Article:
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View Poll Results: For Folks in the "Accumulation Phase" and want FIRE- What is your savings rate?
0-10 2 2.33%
11-15 6 6.98%
16-20 7 8.14%
21-25 11 12.79%
26-30 12 13.95%
31-35 8 9.30%
36-40 12 13.95%
GREATER THAN 40 28 32.56%
Voters: 86. You may not vote on this poll

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Re: What is Your Savings Rate? - POLL
Old 08-01-2005, 04:06 PM   #21
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Re: What is Your Savings Rate? - POLL

Quote:
Originally Posted by Laurence
For the purpose of this poll I selected 31%+ and included:

401k + matching
Roth IRA
Reduction in principle on mortgage (my only debt)

because all three directly benefit my FIRE chances.
Does everyone else include their 401k matching in their "savings rate"? My spouse gets no matching on his TSP, but his killer pension will be the key that allows us to retire very early. It would never occur to me include the pension value in our savings rate, but then unlike matching its not a guarantee until he actually retires.

I guess my main interest in the poll is to see how much sacrifice people are putting themselves through to achieve FIRE. Including mortgages, debt, and 401k matching doesn't really give me a feel for that, but then its not my poll.
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Re: What is Your Savings Rate? - POLL
Old 08-01-2005, 04:25 PM   #22
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Re: What is Your Savings Rate? - POLL

Quote:
Originally Posted by FlowGirl
Does everyone else include their 401k matching in their "savings rate"?* My spouse gets no matching on his TSP, but his killer pension will be the key that allows us to retire very early.* It would never occur to me include the pension value in our savings rate, but then unlike matching its not a guarantee until he actually retires.*

I guess my main interest in the poll is to see how much sacrifice people are putting themselves through to achieve FIRE. Including mortgages, debt, and 401k matching doesn't really give me a feel for that, but then its not my poll.
I didn't include the pension or the 401k match in my %. My 401k match is pretty small (but better than nothing) and who knows if my pension will be around when I retire. But, in both cases, even though it will help my retirement, it's not income that I could spend or do anything else with - in other words, the pension and 401k match are there whether I want them or not, whether I do anything or not. When discussing savings rate (especially when comparing myself to others) I always think of it as how well I am managing money that is WITHIN my control and will contribute to my retirement.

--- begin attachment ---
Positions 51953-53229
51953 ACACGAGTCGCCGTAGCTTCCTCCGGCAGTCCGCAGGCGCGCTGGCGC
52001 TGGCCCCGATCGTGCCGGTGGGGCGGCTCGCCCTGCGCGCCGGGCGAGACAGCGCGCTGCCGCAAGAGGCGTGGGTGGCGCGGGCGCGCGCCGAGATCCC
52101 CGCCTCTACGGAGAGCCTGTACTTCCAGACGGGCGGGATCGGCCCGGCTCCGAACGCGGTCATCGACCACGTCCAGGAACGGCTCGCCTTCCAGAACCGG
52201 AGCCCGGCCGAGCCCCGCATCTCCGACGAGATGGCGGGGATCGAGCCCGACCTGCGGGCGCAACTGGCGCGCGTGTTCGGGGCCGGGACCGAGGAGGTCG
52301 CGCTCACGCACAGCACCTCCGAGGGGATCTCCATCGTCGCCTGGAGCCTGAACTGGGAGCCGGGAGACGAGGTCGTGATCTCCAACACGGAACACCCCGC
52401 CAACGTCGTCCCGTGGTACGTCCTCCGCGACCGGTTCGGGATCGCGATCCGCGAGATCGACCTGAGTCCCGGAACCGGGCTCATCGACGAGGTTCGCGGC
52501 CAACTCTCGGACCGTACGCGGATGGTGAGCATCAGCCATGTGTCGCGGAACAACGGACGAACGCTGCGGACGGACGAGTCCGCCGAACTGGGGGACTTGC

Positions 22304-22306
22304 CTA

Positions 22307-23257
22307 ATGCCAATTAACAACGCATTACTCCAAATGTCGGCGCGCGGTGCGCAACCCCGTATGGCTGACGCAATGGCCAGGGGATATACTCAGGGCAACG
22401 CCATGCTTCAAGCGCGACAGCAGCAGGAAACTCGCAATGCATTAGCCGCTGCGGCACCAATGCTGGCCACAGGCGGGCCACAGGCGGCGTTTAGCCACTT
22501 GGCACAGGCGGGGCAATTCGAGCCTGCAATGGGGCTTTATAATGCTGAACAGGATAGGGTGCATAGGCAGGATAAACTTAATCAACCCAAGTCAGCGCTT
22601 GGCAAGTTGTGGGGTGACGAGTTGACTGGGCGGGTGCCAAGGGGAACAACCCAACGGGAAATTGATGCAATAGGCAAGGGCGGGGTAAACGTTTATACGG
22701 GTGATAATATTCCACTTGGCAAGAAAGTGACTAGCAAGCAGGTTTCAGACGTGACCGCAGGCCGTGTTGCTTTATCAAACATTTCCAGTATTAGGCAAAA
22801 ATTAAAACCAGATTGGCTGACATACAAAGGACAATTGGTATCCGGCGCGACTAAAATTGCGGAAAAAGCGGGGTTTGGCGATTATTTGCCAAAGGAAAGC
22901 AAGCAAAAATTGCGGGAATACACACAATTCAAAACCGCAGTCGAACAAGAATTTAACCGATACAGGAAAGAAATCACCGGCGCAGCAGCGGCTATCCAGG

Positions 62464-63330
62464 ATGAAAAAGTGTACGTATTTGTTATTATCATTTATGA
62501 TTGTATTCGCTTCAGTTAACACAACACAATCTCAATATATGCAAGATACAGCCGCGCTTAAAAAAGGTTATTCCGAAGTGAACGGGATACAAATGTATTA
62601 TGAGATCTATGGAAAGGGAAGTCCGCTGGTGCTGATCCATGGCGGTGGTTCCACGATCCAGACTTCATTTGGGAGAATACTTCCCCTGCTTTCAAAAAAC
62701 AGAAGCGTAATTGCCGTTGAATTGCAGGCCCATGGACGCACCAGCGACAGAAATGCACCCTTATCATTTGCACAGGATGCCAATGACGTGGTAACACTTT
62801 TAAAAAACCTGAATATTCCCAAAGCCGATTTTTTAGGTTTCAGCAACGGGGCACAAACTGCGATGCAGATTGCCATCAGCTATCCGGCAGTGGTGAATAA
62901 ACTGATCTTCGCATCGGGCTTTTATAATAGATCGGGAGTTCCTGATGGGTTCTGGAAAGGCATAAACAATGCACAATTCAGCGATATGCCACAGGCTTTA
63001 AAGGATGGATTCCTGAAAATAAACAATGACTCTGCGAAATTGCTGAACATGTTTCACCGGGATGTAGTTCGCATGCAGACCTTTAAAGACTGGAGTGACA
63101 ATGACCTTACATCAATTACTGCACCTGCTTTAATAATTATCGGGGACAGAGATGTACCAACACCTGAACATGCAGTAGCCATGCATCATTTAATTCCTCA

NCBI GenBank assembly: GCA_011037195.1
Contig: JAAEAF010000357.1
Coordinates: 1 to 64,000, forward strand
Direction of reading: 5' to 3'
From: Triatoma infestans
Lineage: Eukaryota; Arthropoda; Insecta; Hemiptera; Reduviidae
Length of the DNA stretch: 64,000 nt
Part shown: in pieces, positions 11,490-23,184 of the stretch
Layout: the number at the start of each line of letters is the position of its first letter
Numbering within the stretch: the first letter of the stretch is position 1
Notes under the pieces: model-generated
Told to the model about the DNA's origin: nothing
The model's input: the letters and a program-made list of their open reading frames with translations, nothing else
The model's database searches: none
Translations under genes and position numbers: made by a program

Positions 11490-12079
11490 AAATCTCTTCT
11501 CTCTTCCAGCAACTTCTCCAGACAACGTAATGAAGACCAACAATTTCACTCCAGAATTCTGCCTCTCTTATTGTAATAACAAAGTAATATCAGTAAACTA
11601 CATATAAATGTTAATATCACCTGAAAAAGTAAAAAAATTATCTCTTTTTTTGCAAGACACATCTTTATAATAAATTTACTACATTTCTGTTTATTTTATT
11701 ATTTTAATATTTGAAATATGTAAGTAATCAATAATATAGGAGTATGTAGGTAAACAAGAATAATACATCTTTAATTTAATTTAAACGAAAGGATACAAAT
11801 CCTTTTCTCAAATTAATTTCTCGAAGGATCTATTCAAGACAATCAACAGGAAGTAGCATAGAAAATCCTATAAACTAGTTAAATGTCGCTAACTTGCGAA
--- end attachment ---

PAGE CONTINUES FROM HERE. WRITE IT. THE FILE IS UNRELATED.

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Re: What is Your Savings Rate? - POLL
Old 08-01-2005, 04:29 PM   #23
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Re: What is Your Savings Rate? - POLL

Quote:
Originally Posted by azanon
If "I" was interested in how much you were saving for retirement Laurence, i'd kindly ask you to refigure it without the mortgage.
Well, what's critical is that one uses the same measuring tool each time one measures, but since you asked SO nicely, I think that takes it down to 25%


I include my 401k matching but not my pension. The reason for this is I consider it part of my compensation, and the cash spends just as well. My pension, well, who knows what it will be worth 35 years from now when I can collect it, too many variables there. I leave the company and it goes poof, but the match rolls into the IRA nicely.
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Re: What is Your Savings Rate? - POLL
Old 08-01-2005, 04:48 PM   #24
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Re: What is Your Savings Rate? - POLL

quote from Justin:

Financially, what is the difference between paying $15000 on a mortgage and buying $15000 worth of bonds at the same interest rate and maturity/payoff date as your mortgage?

Quote:
Originally Posted by azanon
One pays you interest every month, and the other doesn't. One is immediately liquid and one isnt. One is meant specifically to fund something, and the other is meant to live in. I bet you can guess which is which.
Azanon,


Prepaying $15000 on my mortgage will reduce the amount I have to pay by about $50 monthly (adjustable rate mortgage). Instead of paying down the mortgage, I could buy $15000 of bonds, and get $50 monthly in interest. Which I would then have to use to pay down the mortgage. Financially, I would be in the same position each month if I paid down the mortgage, or if I bought the bonds.

Bonds may be immediately liquid, but the value fluctuates with changes in interest rates. My $15000 prepayment of the mortgage can also be immediately liquid - apply for a free no closing cost HELOC in the amount of $15000 - my newly created equity. Alternatively, I can refinance into a new ARM at the same market rates as my existing ARM and get at the $15000 that way. I concede the mortgage prepayment introduces some illiquidity.

"One is meant specifically to fund something, and the other is meant to live in."
This is a riddle to me. I don't live in my mortgage. Do you? I live in my house. It happens to secure payment of my mortgage note. The house and any debt secured by said house can be looked at as two separate entities.


I'm in agreement with you on your desire not to include the interest portion of mortgage payments. However, repayment of principal amounts of debt increases net worth, and in my opinion should be included in the definition of "savings" as Maddy did. Any amounts added to the principal balance of a debt should be subtracted from what you saved.